Wriston, Walter Bigelow
In 1968 he initiated a business reorganization that resulted in a structure of five separate companies under the umbrella of a holding company (renamed Citicorp in 1974; now Citigroup). Exploiting this arrangement, the company was able to offer various services not ordinarily permitted to banks, e.g., insurance, stock brokerage, leasing, real estate services, and much more. In 1970 Wriston became chairman of the bank, which six years later was rechristened Citibank. Among the many innovations he introduced were the automated teller machine (ATM), negotiable certificates of deposit, and interstate banking. He also led Citicorp to the domination of the credit card business and was key in transforming modern banks into large one-stop all-service businesses. During his stewardship Citicorp grew enormously in assets, loans, and net income. Wriston retired in 1984. He was the author of Risk and Other Four-Letter Words (1986) and In the Twilight of Sovereignty (1992).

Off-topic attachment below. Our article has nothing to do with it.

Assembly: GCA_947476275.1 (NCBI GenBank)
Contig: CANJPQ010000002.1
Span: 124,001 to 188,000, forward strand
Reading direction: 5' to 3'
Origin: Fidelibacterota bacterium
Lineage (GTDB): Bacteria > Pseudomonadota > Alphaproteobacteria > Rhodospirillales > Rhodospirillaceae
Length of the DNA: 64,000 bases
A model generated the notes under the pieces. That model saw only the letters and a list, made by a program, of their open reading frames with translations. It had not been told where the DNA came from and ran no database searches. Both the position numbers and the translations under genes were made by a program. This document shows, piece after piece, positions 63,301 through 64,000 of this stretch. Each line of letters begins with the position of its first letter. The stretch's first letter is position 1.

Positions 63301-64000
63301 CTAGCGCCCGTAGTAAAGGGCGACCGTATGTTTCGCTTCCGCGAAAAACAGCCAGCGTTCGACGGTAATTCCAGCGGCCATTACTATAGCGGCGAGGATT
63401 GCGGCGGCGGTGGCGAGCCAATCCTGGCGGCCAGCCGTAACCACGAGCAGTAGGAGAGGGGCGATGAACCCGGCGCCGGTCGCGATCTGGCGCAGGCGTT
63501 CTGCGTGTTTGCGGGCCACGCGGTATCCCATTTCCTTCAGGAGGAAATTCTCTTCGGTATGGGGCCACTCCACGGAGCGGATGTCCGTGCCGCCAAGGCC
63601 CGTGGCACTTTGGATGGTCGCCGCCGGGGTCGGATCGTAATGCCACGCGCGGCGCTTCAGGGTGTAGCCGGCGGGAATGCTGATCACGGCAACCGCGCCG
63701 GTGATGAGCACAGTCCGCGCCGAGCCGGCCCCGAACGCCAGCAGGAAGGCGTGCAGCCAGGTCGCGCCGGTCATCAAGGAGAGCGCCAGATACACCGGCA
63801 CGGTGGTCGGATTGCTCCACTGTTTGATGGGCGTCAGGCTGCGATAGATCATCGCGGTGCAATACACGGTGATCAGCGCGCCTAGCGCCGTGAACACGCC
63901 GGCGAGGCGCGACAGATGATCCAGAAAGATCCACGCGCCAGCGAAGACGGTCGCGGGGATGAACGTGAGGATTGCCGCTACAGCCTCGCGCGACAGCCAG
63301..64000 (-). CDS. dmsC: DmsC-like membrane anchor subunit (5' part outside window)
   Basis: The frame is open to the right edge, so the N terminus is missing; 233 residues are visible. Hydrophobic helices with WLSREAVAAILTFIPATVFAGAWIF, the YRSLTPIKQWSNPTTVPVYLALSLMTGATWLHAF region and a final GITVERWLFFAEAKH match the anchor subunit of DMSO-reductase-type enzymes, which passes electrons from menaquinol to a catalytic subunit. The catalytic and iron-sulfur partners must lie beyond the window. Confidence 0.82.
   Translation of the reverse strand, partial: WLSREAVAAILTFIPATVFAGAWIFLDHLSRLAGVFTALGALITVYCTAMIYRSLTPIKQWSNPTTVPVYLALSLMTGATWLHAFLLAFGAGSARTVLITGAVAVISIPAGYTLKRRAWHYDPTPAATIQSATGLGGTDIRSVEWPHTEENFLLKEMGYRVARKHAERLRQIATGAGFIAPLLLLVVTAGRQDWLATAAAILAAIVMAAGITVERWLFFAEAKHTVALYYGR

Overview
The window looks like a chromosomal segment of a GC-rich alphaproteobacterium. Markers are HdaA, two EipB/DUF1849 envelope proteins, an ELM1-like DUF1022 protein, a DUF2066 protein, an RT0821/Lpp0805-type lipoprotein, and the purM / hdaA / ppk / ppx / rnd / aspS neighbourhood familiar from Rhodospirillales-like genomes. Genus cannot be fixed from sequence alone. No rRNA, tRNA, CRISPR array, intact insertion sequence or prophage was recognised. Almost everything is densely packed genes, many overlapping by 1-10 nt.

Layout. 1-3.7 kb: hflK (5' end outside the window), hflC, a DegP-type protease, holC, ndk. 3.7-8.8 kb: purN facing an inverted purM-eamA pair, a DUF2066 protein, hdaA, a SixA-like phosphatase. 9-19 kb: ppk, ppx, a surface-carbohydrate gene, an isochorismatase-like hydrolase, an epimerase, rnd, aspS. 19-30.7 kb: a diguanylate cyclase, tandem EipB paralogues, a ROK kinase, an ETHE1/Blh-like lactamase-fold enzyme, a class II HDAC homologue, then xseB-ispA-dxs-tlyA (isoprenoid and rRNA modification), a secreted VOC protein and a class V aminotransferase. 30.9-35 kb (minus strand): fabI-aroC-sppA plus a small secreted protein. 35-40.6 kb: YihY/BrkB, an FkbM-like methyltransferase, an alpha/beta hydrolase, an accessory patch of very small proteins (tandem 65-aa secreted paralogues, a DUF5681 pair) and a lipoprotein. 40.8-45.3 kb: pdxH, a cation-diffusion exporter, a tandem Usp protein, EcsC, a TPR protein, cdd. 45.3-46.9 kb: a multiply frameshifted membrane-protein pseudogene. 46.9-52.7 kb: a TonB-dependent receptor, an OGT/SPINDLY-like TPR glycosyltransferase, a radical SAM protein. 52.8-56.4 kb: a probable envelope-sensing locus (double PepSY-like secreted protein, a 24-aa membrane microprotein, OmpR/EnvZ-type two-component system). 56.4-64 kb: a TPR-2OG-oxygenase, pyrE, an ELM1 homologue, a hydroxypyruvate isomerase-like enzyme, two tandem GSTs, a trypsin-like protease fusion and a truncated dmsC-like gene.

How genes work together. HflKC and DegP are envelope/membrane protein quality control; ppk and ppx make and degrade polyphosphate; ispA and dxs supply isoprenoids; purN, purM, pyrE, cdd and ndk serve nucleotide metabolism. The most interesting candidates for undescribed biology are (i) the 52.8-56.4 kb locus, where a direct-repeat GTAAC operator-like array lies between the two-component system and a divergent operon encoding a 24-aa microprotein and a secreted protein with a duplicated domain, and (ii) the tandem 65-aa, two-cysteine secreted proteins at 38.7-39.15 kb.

See P. L. Zweig, Wriston: Walter Wriston, Citibank and the Rise and Fall of American Financial Supremacy (1995).
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